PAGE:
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Protecting the Environment in Winter Weather - What You Can Do

Winter weather brings its own set of environmental challenges to the District. As snow and ice accumulate it becomes contaminated with salt, litter, dirt, and other pollutants. During the spring thaw those pollutants are washed away and can clog stormdrains and contaminate District waterways, like Rock Creek and the Anacostia and Potomac Rivers. The emissions from idling car engines, gas-fueled equipment like snow blowers, and wood-burning fires can negatively impact air quality and harm human health.

Below is a list of things residents can do to help protect human health and the environment during the winter months. See what DOEE is doing.

  1. Remove snow before it turns into ice. Do your best to remove snow before it becomes compacted.
    1. Shovel snow onto lawns, planters, and other areas that are level or gently sloped so the snow melt can soak into the ground.
    2. Help your neighbor. Join DC Volunteer Snow Team to lend a helping hand to those who are not able to shovel. Signup online at SnowTeam.dc.gov or by calling 202-727-7925.
  2. Choose the right deicer. Some deicers, such as rock salt and calcium chloride, can be dangerous for children, pets, and the environment. Look for eco-friendly and pet-safe ice melt for a safer alternative.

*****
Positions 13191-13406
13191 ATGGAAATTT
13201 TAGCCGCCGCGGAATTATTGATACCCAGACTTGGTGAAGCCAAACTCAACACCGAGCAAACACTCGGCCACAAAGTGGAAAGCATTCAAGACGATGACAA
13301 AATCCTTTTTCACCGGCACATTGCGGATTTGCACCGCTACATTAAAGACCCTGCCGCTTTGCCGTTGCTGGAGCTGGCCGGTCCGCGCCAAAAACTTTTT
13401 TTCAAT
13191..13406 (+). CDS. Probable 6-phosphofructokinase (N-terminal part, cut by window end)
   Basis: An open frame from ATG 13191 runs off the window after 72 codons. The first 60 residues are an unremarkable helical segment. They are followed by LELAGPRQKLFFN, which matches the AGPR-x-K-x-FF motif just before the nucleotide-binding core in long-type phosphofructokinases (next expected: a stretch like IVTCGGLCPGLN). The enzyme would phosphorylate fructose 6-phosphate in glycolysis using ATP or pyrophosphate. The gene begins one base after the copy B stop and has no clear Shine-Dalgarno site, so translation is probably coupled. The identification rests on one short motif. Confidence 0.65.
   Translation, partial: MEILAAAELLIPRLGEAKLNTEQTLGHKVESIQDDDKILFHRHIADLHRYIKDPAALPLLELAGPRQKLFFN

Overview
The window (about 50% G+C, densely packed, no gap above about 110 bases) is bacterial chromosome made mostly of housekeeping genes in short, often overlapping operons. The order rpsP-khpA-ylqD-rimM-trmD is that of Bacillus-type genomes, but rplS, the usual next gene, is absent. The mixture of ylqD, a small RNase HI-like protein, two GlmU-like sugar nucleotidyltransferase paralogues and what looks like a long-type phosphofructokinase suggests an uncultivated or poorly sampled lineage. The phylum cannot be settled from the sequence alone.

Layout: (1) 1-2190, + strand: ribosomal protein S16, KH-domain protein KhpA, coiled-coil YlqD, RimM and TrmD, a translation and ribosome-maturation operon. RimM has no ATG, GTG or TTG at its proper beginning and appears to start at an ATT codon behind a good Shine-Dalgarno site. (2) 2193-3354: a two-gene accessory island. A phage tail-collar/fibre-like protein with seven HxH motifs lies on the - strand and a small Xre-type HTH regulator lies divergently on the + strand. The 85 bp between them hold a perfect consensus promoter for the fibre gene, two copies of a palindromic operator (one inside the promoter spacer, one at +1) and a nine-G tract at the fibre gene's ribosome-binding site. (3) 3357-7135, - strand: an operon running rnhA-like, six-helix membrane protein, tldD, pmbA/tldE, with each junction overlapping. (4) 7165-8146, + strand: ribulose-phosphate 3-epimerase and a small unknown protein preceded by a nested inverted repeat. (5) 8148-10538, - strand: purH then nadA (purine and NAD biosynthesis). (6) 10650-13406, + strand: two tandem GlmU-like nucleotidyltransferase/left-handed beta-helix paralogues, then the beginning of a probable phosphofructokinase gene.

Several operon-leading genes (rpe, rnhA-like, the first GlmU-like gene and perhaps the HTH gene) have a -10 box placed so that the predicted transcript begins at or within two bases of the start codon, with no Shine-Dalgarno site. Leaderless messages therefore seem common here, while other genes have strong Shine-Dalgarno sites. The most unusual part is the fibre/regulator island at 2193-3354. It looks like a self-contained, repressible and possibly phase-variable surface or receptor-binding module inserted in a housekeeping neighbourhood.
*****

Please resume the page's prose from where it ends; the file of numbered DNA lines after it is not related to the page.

1. Use only enough to get the job done. The most common mistake with applying deicers is using too much. Read the directions on your deicer’s packaging for information on how much you need to apply. If you are using a mechanical applicator, make sure it is properly calibrated. Pick up any spilled product using a shovel or broom.
    2. Use traction instead. Applying small amounts of sand or sawdust helps keep people and vehicles safe on ice without adding chemicals to the environment. Remember to apply these sparingly and sweep up any that is left after the ice melts.
  3. Use battery, electric, or hybrid-powered snow blowers. This keeps our air clean, uses less fossil fuels, and helps prevent gasoline spills and leaks. For shorter stretches, such as walkways, shovel or sweep the ground clear with a broom instead.
  4. Minimize your emissions. Avoid idling your car for more than 3 minutes. Minimize how many wood-burning fires you make this winter or switch to a gas or electric fireplace.
  5. Ice-free designs. Porous asphalt and other permeable paving options help prevent ice because they are designed to absorb rain water and snow melt before it can pool and turn into ice. Learn how DOEE can help you install permeable surfaces through our RiverSmart program.

See what DOEE is doing to protect the environment during winter weather events.